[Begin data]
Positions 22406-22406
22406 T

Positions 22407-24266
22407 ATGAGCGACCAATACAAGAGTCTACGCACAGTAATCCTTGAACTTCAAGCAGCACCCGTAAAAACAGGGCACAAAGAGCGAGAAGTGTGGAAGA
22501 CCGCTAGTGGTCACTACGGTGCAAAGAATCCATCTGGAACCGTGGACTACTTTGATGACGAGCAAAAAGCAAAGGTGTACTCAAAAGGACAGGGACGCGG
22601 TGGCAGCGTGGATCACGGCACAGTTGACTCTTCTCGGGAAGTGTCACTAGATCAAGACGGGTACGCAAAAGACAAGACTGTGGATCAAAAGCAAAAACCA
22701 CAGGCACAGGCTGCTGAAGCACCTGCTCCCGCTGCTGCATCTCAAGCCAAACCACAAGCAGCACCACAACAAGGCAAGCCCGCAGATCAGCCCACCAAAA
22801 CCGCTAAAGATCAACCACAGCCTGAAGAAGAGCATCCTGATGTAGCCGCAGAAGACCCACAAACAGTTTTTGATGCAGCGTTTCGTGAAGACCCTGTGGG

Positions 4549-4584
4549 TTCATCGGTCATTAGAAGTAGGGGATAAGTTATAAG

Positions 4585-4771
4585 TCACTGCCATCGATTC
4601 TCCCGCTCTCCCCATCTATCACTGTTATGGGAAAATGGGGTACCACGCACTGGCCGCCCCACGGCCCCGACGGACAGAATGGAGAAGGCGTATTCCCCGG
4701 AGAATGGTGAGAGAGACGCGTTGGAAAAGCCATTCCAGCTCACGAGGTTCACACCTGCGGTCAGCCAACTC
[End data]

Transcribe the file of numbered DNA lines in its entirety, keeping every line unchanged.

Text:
Positions 22406-22406
22406 T

Positions 22407-24266
22407 ATGAGCGACCAATACAAGAGTCTACGCACAGTAATCCTTGAACTTCAAGCAGCACCCGTAAAAACAGGGCACAAAGAGCGAGAAGTGTGGAAGA
22501 CCGCTAGTGGTCACTACGGTGCAAAGAATCCATCTGGAACCGTGGACTACTTTGATGACGAGCAAAAAGCAAAGGTGTACTCAAAAGGACAGGGACGCGG
22601 TGGCAGCGTGGATCACGGCACAGTTGACTCTTCTCGGGAAGTGTCACTAGATCAAGACGGGTACGCAAAAGACAAGACTGTGGATCAAAAGCAAAAACCA
22701 CAGGCACAGGCTGCTGAAGCACCTGCTCCCGCTGCTGCATCTCAAGCCAAACCACAAGCAGCACCACAACAAGGCAAGCCCGCAGATCAGCCCACCAAAA
22801 CCGCTAAAGATCAACCACAGCCTGAAGAAGAGCATCCTGATGTAGCCGCAGAAGACCCACAAACAGTTTTTGATGCAGCGTTTCGTGAAGACCCTGTGGG

Positions 4549-4584
4549 TTCATCGGTCATTAGAAGTAGGGGATAAGTTATAAG

Positions 4585-4771
4585 TCACTGCCATCGATTC
4601 TCCCGCTCTCCCCATCTATCACTGTTATGGGAAAATGGGGTACCACGCACTGGCCGCCCCACGGCCCCGACGGACAGAATGGAGAAGGCGTATTCCCCGG
4701 AGAATGGTGAGAGAGACGCGTTGGAAAAGCCATTCCAGCTCACGAGGTTCACACCTGCGGTCAGCCAACTC